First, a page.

Vogue 8190. The prom was last Friday; but before writing the review, I needed a breather from all the activities surrounding the event. This year I had to finish two prom dresses within a four week period because of competing activities. Just a little bit of stress. The good thing, I'm pleased with the outcome of both gowns and relieved that it's all over.
My services including making six pieces for Traci's (2nd cousin) big day. So this review will encompass some mini reviews (linked) on the accessories that I made for this prom event. Yes, this review is long, but I think the details are important to cover. Let's start with the dress. I posted a few blog entries so I would not forget the alterations and design changes. So instead of repeating all of that I will refer to those posts at the appropriate time.
We actually started discussing this gown early March. My first shop day was March 24th, with many to following (mostly for notions). I logged 32 hours on this project. That includes: shopping, cutting, sewing (muslins and garments), cutting mistakes, sewing mistakes and adjustments, and ripping out mistakes and adjustments. A lot of hours. Compared to Vogue 2931 this dress was a bigger challenge. Vogue rating this one (8190) average and Vogue 2931 as advanced. I think they are both advanced.
MISSES’/MISSES’ PETITE DRESS: Strapless, lined, fitted, mid-calf or floor length flared dress has front and back gathers, built-in foundation with boning, flounce variation and back zipper. A: shaped flounce (wrong side of fabric will show). B: dress and flounce contrasting overlay. C: purchased trim.
8 to 18. I started with size 12, but ending with a combination of sizes 8, and 10, and 12, depending on the area of the body.
Did it look like the photo/drawing on the pattern envelope once you were done sewing with it?
For the most part. There were a few design changes that made the finished dress slightly different.
Were the instructions easy to follow?
Yes. I had no problems following any of them. Standard, but very time consuming.
What did you particularly like or dislike about the pattern?
Traci gave me a sketch of how she wanted her dress to look, I picked this pattern because it closely resembled want she had envisioned.
My likes: ruching and the flounce. It's very attractive and figure flattering. Traci, as is Dominique, is lend and shapely. Almost zero fat.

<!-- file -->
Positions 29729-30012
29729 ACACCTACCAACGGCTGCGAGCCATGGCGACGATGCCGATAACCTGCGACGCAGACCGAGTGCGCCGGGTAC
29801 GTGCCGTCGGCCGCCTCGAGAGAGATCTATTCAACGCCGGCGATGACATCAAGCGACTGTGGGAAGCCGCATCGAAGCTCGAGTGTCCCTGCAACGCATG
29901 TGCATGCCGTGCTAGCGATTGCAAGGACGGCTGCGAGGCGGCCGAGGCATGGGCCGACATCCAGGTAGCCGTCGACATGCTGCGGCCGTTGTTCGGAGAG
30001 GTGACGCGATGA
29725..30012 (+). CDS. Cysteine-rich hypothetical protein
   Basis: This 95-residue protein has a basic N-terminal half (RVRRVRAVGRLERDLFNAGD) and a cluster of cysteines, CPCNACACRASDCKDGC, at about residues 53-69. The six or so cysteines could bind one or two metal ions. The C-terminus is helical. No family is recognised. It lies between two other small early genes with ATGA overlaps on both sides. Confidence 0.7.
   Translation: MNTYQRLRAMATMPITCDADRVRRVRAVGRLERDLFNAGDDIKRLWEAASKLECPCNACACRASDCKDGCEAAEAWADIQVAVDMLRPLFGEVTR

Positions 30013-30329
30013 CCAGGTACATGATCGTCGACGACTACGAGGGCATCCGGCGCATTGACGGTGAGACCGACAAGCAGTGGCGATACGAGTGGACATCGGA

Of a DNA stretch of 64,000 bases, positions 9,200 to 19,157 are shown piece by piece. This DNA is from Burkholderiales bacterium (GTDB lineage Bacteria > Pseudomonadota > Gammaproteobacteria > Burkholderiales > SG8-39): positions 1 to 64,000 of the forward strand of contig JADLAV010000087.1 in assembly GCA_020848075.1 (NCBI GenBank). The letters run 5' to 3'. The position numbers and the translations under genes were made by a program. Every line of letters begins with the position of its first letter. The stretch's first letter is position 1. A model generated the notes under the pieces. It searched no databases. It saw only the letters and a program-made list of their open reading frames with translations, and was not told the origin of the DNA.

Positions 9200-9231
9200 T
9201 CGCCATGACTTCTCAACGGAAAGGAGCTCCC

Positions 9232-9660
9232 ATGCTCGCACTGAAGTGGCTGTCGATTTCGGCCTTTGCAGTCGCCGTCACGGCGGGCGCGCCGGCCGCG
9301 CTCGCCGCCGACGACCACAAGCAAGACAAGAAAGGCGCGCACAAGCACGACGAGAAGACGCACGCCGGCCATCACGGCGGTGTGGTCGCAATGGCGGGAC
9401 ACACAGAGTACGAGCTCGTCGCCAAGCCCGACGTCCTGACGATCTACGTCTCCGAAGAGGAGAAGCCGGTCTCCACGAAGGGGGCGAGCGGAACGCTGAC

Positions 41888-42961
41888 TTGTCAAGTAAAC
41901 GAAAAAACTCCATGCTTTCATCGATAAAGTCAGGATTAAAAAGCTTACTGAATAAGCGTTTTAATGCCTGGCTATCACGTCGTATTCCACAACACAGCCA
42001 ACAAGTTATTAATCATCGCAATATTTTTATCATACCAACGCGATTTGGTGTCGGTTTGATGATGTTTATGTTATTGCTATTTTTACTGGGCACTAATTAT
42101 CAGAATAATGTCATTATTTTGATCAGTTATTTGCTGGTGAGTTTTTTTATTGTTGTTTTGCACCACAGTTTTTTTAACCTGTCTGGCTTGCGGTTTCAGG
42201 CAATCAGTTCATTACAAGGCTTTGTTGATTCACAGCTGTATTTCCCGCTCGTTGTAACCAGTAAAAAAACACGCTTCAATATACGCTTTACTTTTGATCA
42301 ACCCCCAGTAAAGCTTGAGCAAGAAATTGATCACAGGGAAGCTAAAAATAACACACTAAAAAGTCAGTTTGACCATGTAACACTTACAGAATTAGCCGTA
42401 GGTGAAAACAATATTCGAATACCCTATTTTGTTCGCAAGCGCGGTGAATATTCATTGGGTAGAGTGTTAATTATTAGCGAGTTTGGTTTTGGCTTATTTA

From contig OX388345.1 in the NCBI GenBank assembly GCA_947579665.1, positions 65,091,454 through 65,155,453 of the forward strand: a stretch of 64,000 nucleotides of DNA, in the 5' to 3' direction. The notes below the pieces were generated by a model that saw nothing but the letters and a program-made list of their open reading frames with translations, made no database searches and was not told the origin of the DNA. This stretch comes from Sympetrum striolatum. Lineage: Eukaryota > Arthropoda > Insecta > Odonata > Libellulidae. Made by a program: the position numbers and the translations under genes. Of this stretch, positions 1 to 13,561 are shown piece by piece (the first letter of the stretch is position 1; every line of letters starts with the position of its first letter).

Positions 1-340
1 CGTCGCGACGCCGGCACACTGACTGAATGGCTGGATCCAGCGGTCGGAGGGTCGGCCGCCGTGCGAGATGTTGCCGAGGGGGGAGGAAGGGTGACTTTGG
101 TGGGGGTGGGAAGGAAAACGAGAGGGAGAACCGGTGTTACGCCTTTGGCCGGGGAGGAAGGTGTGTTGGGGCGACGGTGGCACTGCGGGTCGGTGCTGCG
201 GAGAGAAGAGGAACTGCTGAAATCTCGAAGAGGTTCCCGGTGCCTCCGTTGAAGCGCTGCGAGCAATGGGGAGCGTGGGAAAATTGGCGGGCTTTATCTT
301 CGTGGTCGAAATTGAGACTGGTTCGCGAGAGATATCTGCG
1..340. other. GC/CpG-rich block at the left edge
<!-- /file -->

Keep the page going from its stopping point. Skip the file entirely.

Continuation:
I really don't have any dislikes about this dress. Because the time consuming elements are well worth it. The outcome is splendid. The pattern design and layout are excellent.
Silk Dupioni, bemberg lining, and bridal lace from Fishman's Fabrics in Chicago.
Pattern alterations or any design changes you made:
Some of the alterations and design changes can be found here and here.
The rest are;
Lace adorned bodice - The lace was sewn together and attached to the dress bodice by hand. I used the bodice lining pattern and drafted a bodice back to create the lace overlay. The beautiful embroidered, beaded lace had small floral appliques sewn to it. I carefully removed them when they fell on the seam allowance. After the overlay was sewn together, I reattached the appliques where appropriate.
Straps - I added straps for comfort. Traci probably didn't use them. But I added them just in case. A lady has to have options. ;-)
Foundation bias tape - I made my own using the silk dupioni. I thought it would look better. And it did.
Graduated Flounce - You should make sure your fabric is wide enough to make the fabric flounce. Because the fabric was only 45" wide, I had to make the flounce (View C) shorter than the design. In this photo, you can see the front flounce is higher than the back. At the final fitting, I cut the tulle a little shorter in the front to match the curve of the fabric flounce. This was done after this photo.
Omitted the lace trim at the upper edge of the dress.
Purse - I used the same purse pattern as before (many times). It's reviewed here. Details on how to enlarge on Flickr.
Garter - I've designed many. Here is a link to my tutorial on Flickr. There are tons of ideas for prom garters here.
Stole - (sorry no pictures) But it looks like this one.
Would you sew it again? Would you recommend it to others?
Only if I make it for someone else. I don't think I'll need a dress like this. Then maybe I will. :-). I highly recommend it to others. If you have the body for it, this is a gorgeous dress to show it off in. Beware it's labor intensive.
All pictures are on Flickr.
Conclusion: This was a great dress to sew with excellent results. I love how it turned out. And more importantly, Traci and her mom were very pleased with it.